An oil train derailment and subsequent fire early this morning near Heimdal, a rural town in central North Dakota, has led to the evacuation of nearby residents. The Associated Press reports that the accident occurred at 7:30am and that ten tanker cars of a BNSF Railway train were burning, “creating thick black smoke.” There are no reports at this time of anyone having been hurt in the explosion or its aftermath.
Firefighters and hazardous materials teams have been sent to the scene, and a team of investigators from the Federal Railroad Administration (FRA) is expected to arrive by mid-day, while the Environmental Protection Agency is reportedly sending someone to monitor nearby waterways for contamination, per the AP.
— EARTHWORKS (@Earthworks) May 6, 2015
FRA Administrator Sarah Feinberg told the AP that “the accident was ‘yet another reminder’ of the need for changes that have been resisted by the oil industry, which says it will take years to get the unsafe tank cars replaced or off the tracks.”
This is the first oil train accident in North Dakota since the state adopted new oil train regulations that were widely criticized as being insufficient to prevent further accidents. Writing here on DeSmogBlog, Justin Mikulka said that, “New regulations purported to make Bakken crude safer for transport instead allow business as usual for the oil and rail industries moving explosive Bakken crude oil in unsafe DOT-111 rail cars.”
The tanker cars involved in today’s oil train derailment and fire will not be phased out by the new regulations until 2023.
Jennifer Lewis, a local resident who posted on Facebook that she lives half a mile from the scene of the accident, told NBC News, “I was in the house at 7:15 a.m. when we thought we heard thunder… It was kinda awesome. It’s kinda scary to hear it. It was like fireworks going off. You could hear little explosions going off. I sat there for 15 minutes and you could hear it going off.”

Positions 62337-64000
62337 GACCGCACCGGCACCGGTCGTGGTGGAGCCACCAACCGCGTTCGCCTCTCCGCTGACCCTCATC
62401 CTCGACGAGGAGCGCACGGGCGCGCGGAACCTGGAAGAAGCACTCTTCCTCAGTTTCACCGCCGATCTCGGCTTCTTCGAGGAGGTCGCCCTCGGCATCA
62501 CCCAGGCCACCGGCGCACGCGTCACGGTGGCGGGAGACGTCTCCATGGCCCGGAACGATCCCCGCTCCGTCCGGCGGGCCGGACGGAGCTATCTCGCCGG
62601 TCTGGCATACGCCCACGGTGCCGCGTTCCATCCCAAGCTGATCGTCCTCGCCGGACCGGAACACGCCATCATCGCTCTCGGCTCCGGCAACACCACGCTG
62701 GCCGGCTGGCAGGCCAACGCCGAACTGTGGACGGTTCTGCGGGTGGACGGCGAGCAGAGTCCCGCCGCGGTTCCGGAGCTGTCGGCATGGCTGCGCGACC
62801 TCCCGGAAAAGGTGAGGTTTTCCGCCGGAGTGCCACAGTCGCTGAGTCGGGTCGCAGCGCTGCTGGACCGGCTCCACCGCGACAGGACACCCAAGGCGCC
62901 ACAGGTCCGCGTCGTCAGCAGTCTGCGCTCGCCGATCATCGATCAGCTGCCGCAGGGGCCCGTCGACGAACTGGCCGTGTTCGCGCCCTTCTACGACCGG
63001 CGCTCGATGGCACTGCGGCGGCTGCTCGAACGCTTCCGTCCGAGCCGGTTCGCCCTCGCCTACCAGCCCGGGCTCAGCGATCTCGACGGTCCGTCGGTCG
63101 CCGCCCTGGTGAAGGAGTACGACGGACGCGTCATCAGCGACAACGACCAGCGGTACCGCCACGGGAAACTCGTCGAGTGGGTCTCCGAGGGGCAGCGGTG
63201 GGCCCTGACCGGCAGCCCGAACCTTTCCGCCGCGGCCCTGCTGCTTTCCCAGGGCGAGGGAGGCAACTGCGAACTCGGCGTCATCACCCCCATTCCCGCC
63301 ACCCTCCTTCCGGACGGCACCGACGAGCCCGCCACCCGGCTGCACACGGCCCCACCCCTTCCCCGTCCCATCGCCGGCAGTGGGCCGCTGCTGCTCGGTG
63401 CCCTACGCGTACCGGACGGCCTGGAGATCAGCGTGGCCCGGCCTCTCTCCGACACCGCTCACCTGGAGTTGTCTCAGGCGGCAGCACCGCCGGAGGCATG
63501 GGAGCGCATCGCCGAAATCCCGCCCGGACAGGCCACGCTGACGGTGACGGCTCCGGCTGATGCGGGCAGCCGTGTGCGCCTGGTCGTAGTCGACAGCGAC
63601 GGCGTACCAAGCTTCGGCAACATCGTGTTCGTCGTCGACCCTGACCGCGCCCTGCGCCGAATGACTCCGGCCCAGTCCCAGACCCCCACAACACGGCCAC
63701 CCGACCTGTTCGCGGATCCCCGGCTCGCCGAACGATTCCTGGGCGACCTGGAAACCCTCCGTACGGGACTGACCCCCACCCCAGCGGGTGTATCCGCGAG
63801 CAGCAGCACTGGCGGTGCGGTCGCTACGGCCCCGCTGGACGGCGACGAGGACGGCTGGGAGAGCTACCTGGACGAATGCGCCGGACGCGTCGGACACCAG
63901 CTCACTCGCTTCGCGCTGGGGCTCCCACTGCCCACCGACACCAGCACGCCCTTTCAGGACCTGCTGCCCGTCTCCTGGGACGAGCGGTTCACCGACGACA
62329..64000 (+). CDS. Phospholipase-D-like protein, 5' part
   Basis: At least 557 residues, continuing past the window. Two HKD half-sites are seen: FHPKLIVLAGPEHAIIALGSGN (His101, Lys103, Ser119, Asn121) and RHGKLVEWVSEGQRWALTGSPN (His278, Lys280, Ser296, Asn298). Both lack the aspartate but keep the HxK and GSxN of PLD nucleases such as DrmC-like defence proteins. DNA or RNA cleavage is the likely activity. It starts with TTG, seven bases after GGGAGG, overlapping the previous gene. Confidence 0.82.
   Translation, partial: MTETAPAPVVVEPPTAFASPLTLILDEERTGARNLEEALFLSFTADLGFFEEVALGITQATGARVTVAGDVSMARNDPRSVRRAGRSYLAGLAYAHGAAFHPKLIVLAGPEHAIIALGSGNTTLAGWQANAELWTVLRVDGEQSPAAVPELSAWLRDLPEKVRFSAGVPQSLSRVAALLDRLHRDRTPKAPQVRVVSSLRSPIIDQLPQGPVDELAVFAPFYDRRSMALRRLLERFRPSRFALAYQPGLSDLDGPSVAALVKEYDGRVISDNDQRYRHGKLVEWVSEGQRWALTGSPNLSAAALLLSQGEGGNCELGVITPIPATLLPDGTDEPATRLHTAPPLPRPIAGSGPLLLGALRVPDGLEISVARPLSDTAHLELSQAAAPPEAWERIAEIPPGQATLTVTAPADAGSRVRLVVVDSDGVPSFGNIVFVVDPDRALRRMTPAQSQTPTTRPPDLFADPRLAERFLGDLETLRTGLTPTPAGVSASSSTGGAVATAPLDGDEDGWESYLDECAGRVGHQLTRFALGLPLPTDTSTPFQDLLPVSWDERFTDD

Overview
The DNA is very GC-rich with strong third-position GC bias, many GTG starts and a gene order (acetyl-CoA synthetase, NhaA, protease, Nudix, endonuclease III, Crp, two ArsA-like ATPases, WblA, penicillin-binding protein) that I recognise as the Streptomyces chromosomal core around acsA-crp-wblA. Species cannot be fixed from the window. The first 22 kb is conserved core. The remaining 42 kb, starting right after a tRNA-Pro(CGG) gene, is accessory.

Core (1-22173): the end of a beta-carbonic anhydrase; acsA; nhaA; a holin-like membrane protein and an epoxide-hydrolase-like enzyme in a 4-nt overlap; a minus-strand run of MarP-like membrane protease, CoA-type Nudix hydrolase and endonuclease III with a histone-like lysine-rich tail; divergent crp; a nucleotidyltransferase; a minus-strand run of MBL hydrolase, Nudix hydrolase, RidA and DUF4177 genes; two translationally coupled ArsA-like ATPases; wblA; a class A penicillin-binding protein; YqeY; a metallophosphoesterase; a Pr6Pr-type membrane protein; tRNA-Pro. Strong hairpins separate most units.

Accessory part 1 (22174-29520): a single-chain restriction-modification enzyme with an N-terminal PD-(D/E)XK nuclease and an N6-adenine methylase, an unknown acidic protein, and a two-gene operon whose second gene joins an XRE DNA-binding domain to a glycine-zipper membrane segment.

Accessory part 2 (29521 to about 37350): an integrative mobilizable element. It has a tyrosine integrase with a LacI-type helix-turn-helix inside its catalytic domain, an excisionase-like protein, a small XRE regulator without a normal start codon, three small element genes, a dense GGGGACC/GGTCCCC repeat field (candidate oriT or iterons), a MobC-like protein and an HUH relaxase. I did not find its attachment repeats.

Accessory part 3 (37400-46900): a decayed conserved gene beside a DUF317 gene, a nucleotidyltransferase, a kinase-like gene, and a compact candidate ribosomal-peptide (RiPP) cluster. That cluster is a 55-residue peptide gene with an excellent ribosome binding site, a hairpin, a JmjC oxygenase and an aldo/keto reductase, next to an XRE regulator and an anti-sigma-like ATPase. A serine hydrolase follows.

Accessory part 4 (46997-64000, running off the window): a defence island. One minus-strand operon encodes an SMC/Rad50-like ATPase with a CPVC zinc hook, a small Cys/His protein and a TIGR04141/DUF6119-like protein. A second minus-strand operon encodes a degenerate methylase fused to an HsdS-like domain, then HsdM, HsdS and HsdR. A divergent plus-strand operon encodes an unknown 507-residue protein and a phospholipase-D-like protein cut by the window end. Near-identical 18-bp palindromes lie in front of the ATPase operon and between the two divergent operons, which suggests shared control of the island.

According to NBC, “Nearly 450,000 tankers of crude moved through North America last year, up from just 9,500 in 2009.”
In a statement sent to DeSmog, Earthjustice attorney Kristen Boyles responded to the news of today’s oil train accident by calling for the Department of Transportation to implement stronger regulations on oil trains that take effect immediately:
“Again another derailment and explosion of a train carrying crude. Again another community evacuated and its people counting their blessings this didn’t happen half a mile down the track in the middle of town. Under the Department of Transportation’s new rules, the type of oil tank cars that are burning in Heimdal will stay on the rails for five to eight years. DOT’s new industry-pleasing rule is too weak and too slow. We need to get these exploding death trains off the tracks now.”
Update (1:16pm Pacific): Reuters reports that “In a statement confirming the accident, BNSF said the tank cars involved were unjacketed CPC-1232 models, which the new rules will render obsolete within five years.”
But this is not true. As DeSmog has documented, those particular train cars will not be phased out by the new regulations for 8 years.
According to a Reuters photographer on the scene, “Black smoke was visible for miles as more than 300,000 gallons of crude oil burned.” There is a chance emergency responders will just let the fire burn itself out, per Reuters.
Updated (3:40pm Pacific): There were initial reports that some oil from the derailed tanker cars got into the Big Slough, an intermittent waterway alongside the train tracks that flows into the James River 15 miles from the site of the accident, according to the Guardian. But “it will be difficult to verify until the fire dies down and officials can get closer to the scene,” state environmental health chief Dave Glatt told the paper.
Jeff Zent, a spokesman for North Dakota Governor Jack Dalrymple, says that the train was “hauling Bakken oil loaded in the Tioga,” the Guardian reports, but little more is known about the history of the Bakken crude involved at this time.
KSTP reporter Eric Chaloux appears to have confirmed that the plan is to let the fire burn itself out:
— Eric Chaloux (@EChalouxKSTP) May 6, 2015
Test results sent to federal investigators and seen by Reuters show the state’s new rule may not be stringent enough to significantly reduce the risks of fireballs after derailments of trains carrying crude. In this crash, the crude on board contained about 20 percent fewer volatile gases than regulations mandate.
The oil, transported in tank cars owned by Hess Corp, had a vapor pressure of 10.83 psi, according to test results. This pressure is less than the new threshold of 13.7 psi.
State regulators have used vapor pressure as a proxy for measuring the amount of flammable gases known as light-ends that are present in crude.
Image Credit: Facebook user Jennifer Willis